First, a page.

If you have not already seen or ordered the new documentary Human Zoos, by John West, you should. You can watch the film now on Amazon Prime or get it on DVD or Blu-ray.
When you are done watching you may wonder: How do folks at the Bronx Zoo today feel about the caging of a human being as an evolutionary lesson, and whatever happened to the Monkey House where African pygmy Ota Benga was displayed in 1906?
Victims of Evolution
The Monkey House was opened in 1901 but decommissioned in 2012. Why? Ironically, a New York Times article cites “evolution.”
“It was a casualty of evolution, but not the biological kind.
‘Zoo exhibitry has evolved‘ since the Monkey House opened, said Jim Breheny, the director of the Bronx Zoo. ‘Originally,‘ he said, ‘animals were grouped taxonomically, so you typically had a large cat house, a monkey house, a pachyderm house. They stuck all these animals together in groups that seemed to make sense.‘
Later, zoos usually grouped the animals according to the habitats or continents they had come from. Later still, zoos tried to ‘present animals in as naturalistic a setting as possible,‘ said Steve Feldman, a spokesman for the Association of Zoos and Aquariums, an industry group.
‘That’s both for the education of visitors and for the care and welfare of the animals themselves,‘ Mr. Feldman said.”
So that makes two “casualties” of “evolution,” Ota Benga and the Monkey House. As a historic landmark, the latter cannot be torn down. The current zoo director, Mr. Breheny, did acknowledge the Ota Benga story. “It’s certainly something that shouldn’t have happened,” he told the Times. Understatement of the year!
That is a picture of the building above, when it was still in use in 2009. It is actually a wonderful architectural treasure in the Beaux-Arts style, designed by the architects Heins & LaFarge.
When the Monkey House closed, Scientific American also took note of the evolutionary angle:
“There will, after all, still be monkeys in Bronx, and perhaps our understanding of them will be better than just a consignment of ‘goofiness.‘ Perhaps there will be more room for science and anthropology to help fire imaginations and bring us closer to understanding our own evolutionary history.”
Of course, hammering home the lesson about “our own evolutionary history” was exactly the purpose behind displaying and humiliating an African man with monkeys.
“Human Zoos” tells the shocking story of how thousands of indigenous peoples were put on public display in America in the early decades of the twentieth century, and most famously one man, Ota Benga.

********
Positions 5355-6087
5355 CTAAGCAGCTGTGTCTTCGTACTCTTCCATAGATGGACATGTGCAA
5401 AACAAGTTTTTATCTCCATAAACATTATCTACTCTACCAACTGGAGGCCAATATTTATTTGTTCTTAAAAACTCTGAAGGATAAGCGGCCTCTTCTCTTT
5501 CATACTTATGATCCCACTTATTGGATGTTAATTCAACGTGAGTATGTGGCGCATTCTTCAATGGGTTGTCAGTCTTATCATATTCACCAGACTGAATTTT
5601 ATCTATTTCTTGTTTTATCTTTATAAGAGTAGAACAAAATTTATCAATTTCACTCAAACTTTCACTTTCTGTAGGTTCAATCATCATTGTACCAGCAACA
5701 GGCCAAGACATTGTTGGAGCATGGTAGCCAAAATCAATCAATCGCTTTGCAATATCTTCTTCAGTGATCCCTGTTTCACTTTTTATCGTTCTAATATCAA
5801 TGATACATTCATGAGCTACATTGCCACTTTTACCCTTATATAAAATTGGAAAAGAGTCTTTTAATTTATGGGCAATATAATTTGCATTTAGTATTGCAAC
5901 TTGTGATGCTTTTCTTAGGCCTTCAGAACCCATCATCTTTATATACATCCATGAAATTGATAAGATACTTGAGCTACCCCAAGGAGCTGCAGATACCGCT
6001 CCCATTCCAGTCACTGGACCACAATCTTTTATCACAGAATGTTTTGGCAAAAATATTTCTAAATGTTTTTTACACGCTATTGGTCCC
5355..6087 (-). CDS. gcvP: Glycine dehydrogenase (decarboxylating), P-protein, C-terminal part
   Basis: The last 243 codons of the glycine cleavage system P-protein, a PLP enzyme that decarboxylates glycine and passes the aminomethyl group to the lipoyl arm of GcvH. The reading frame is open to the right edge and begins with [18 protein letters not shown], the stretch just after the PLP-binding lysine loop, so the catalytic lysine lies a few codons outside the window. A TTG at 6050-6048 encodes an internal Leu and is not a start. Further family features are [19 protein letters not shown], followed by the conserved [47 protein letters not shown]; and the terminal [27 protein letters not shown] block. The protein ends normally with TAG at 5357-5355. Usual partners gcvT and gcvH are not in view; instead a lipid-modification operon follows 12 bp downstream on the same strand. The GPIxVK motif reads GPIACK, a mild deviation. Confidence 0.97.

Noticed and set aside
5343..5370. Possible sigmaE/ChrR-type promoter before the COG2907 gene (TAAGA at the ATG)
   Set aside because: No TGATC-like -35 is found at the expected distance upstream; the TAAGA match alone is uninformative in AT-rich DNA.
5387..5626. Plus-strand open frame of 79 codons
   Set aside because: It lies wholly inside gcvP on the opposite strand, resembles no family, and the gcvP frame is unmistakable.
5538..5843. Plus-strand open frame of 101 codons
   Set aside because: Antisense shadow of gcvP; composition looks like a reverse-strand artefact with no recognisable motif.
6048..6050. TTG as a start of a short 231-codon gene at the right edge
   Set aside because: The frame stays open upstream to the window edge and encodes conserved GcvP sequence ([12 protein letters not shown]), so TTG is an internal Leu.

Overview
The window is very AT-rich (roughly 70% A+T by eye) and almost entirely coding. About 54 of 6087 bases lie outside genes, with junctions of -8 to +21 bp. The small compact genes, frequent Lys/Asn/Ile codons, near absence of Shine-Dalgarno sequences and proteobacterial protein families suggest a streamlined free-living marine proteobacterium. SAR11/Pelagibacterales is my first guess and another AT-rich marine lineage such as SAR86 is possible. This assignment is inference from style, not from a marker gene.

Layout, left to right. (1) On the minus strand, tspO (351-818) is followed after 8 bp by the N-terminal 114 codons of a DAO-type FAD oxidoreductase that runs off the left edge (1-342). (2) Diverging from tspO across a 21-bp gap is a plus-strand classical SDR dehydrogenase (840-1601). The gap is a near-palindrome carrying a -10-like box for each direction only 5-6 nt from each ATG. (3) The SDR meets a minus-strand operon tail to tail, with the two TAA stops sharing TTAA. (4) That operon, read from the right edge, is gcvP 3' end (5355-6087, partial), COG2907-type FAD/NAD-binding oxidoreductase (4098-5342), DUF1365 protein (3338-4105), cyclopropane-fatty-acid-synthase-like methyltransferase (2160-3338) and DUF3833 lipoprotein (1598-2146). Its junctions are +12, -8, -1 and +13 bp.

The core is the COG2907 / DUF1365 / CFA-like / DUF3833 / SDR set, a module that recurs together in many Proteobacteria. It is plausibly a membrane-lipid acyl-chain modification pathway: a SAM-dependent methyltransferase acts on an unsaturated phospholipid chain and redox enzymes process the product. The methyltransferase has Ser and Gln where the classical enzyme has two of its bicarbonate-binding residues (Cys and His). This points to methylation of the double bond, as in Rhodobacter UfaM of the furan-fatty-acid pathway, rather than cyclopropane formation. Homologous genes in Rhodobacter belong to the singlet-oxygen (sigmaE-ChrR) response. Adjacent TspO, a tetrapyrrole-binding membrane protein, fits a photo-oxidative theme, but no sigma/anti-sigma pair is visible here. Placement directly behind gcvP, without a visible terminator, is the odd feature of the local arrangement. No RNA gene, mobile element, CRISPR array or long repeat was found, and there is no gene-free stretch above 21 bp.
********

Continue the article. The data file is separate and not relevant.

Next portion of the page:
Often touted as “missing links” between man and apes, these native peoples were harassed and demeaned. Their public display was arranged with the enthusiastic support of the most elite members of the scientific community, and it was promoted uncritically by America’s leading newspapers. This award-winning documentary explores the heartbreaking story of what happened, shows how African-American ministers and other people of faith tried to push back, and reveals how some people today are still drawing on Social Darwinism in order to dehumanize others. The film also explores the tragic story of eugenics in America, the effort to breed humans beings based on Darwinian principles.
For more information and to purchase, please visit here.
Ota Benga (c. 1883 – March 20, 1916) was an Mbuti (Congo pygmy) man, known for being featured in an anthropology exhibit at the Louisiana Purchase Exposition in St. Louis, Missouri, in 1904, and in a human zoo exhibit in 1906 at the Bronx Zoo. He was 4 ft 11 in (150 cm) and had weight of 103 lbs (47 kg). Benga had been purchased from African slave traders by the missionary and anthropologist Samuel Phillips Verner, a businessman searching for African people for the exhibition. He traveled with Verner to the United States. At the Bronx Zoo, Benga had free run of the grounds before and after he was exhibited in the zoo’s Monkey House. Except for a brief visit with Verner to Africa after the close of the St. Louis Fair, Benga lived in the United States, mostly in Virginia, for the rest of his life.
African-American newspapers around the nation published editorials strongly opposing Benga’s treatment. Robert Stuart MacArthur, spokesman for a delegation of black churches, petitioned New York City Mayor George B. McClellan Jr. for his release from the Bronx Zoo.
In late 1906, the mayor released Benga to the custody of James M. Gordon, who supervised the Howard Colored Orphan Asylum in Brooklyn. In 1910, Gordon arranged for Benga to be cared for in Virginia, where he paid for him to acquire American clothes and to have his teeth capped, so the young man could be more readily accepted in local society. Benga was tutored in English and began to work at a Lynchburg tobacco factory. He proved a valuable employee because he could climb up the poles to get the tobacco leaves without having to use a ladder. He began to plan a return to Africa, but the outbreak of World War I in 1914 stopped ship passenger travel.
Benga fell into a depression, and he committed suicide on March 20, 1916 (aged 32) by a by gunshot to the heart. His resting place is White Rock Cemetery in Lynchburg, VA.